It made for a great opportunity for me to hone the ideas I’m working on for a chapter on that franchise that I’m writing for a new book from Bloomsbury: The Bloomsbury Handbook Of International Screenplay Theory. It’s always nice when one piece of research can be purposed in other ways – and it’s always fun revisiting such a female-centric film franchise – one that drew the talents of such powerful performers as Janet Gaynor, Judy Garland, Barbara Streisand, and Lady Gaga.

Find out why in this lecture!

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20 A 3rd Remake?…from “Female Creatives & A Star Is Born” [Video]

20 A 3rd Remake?...from

Transcript:

Here’s something that fascinates me. I remember reading this in the trades and how cool it would have been when they thought about the third remake. This is obviously some 15 years ago now. It was a natural for Whitney Houston. You want a famous female singer. You want this story and she had just done The Bodyguard with Kevin Costner which had her be a famous singer right and she has as you know — falls in love with her bodyguard, in this case, etc etc — which also became a Broadway musical believe it or not and I’m gonna do a little tangent because I love to talk about writing. Why in the heck is Dolly Parton in my picture? She wrote a song called I Will Always Love You in the 50s when she quit her partnership with a male country singer. When they did the bodyguard, they needed a song that would be the song where Whitney Houston’s character kind of declared that she loved Kevin Costner. He’s a country music fan. He said to her you know I know this song that Dolly Parton wrote like 20 years ago. Could you reuse it and she liked it. Whitney Houston said yeah and they went to Dolly Parton because they have to get rights to it because she wrote the song and they were like you know Dolly once Whitney sings this, this will be in history Whitney Houston’s song and Dolly, being a very smart businesswoman, said yes but the writer gets all royalties for the song and I am perfectly happy for Whitney to own the performance. So it was a pretty brilliant move on her part and I’m sure that you’ve all heard that song as a Whitney Houston song. So that came out of The Bodyguard. They were thinking about getting Denzel to be the actor slash rockstar slash whatever they would need him to be in this version or they were thinking about Eddie Murphy. Sadly Whitney Houston died so this version was never able to be made and I think that’s a big loss because if we’re gonna remake a movie you know let’s do new and different things and she would have been brilliant. It would have been great. It didn’t happen.

Watch this entire presentation

Connections at conferences matter! Through the most recent SCMS, I met Vicki Callahan, whose film history focus right now is on Mabel Normand. When she learned I could put together a lecture on the importance of the female voice in the A Star is Born franchise she asked me to give that lecture to her master students.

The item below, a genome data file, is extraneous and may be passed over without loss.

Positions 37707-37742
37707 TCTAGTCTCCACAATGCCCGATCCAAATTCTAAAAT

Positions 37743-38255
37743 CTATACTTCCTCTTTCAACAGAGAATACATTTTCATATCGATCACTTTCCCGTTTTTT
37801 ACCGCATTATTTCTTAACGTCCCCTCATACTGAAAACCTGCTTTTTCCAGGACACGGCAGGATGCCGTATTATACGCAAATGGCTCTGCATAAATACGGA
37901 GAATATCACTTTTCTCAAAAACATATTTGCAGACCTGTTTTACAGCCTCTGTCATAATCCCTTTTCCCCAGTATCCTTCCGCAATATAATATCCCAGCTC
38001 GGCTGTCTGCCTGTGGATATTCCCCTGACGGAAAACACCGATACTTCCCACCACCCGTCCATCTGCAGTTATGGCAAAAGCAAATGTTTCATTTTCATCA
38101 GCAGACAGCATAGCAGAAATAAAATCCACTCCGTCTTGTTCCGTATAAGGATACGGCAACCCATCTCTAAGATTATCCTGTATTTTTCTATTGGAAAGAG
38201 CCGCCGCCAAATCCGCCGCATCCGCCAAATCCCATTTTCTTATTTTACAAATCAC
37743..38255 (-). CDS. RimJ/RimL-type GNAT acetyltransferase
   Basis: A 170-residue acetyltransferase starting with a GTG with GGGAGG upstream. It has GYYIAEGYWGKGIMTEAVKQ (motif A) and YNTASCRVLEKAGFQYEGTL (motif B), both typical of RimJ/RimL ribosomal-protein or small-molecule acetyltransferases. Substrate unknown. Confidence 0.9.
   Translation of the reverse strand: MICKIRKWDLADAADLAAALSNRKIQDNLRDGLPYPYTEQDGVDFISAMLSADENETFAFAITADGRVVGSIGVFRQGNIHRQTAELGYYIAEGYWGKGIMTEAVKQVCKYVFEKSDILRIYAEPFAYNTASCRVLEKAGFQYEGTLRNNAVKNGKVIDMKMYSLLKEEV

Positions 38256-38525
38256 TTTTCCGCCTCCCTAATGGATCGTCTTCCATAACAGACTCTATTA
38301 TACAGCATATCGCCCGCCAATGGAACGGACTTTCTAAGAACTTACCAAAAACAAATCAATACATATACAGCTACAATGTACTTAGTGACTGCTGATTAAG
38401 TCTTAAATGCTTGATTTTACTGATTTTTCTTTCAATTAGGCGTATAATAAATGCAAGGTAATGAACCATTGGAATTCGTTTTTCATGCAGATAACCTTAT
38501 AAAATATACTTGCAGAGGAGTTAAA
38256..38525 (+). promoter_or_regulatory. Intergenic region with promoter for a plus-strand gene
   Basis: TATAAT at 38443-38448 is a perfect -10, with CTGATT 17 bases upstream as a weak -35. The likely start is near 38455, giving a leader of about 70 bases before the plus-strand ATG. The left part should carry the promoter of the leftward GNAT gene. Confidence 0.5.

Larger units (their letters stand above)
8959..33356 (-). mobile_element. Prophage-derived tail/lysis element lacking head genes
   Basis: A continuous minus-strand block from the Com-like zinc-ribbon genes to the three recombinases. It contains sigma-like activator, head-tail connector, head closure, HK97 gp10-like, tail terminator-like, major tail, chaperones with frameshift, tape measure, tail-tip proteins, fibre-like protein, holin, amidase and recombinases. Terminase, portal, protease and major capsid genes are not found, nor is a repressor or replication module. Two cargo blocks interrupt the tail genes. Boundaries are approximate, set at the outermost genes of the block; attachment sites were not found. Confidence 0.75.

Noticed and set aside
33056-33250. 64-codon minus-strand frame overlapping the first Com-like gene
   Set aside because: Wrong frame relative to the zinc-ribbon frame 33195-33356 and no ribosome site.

It made for a great opportunity for me to hone the ideas I’m working on for a chapter on that franchise that I’m writing for a new book from Bloomsbury: The Bloomsbury Handbook Of International Screenplay Theory. It’s always nice when one piece of research can be purposed in other ways – and it’s always fun revisiting such a female-centric film franchise – one that drew the talents of such powerful performers as Janet Gaynor, Judy Garland, Barbara Streisand, and Lady Gaga.

Find out why in this lecture!

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19 Up Close and Personal from “Female Creatives & A Star Is Born” [Video]

19 Up Close and Personal rom

Transcript:

Just briefly I wanted to cover the fact that so 20 years later, Joan and John are going to write “Up Close and Personal.” It’s about an ambitious female news reporter, her seasoned older male news reporter, who’s at his peak but he’s Robert Redford so he’s not failing but he’s about to fail. He’s hit the best of his career. They fall in love. They fight. Spoiler — he dies not over trying to help her but like his world is over and it’s time for him to go and then she goes on with that. It’s the same freaking basis but I wouldn’t say that it’s a remake of A Star is Born right? There’s not enough in there that makes it the same.

Watch this entire presentation

Connections at conferences matter! Through the most recent SCMS, I met Vicki Callahan, whose film history focus right now is on Mabel Normand. When she learned I could put together a lecture on the importance of the female voice in the A Star is Born franchise she asked me to give that lecture to her master students.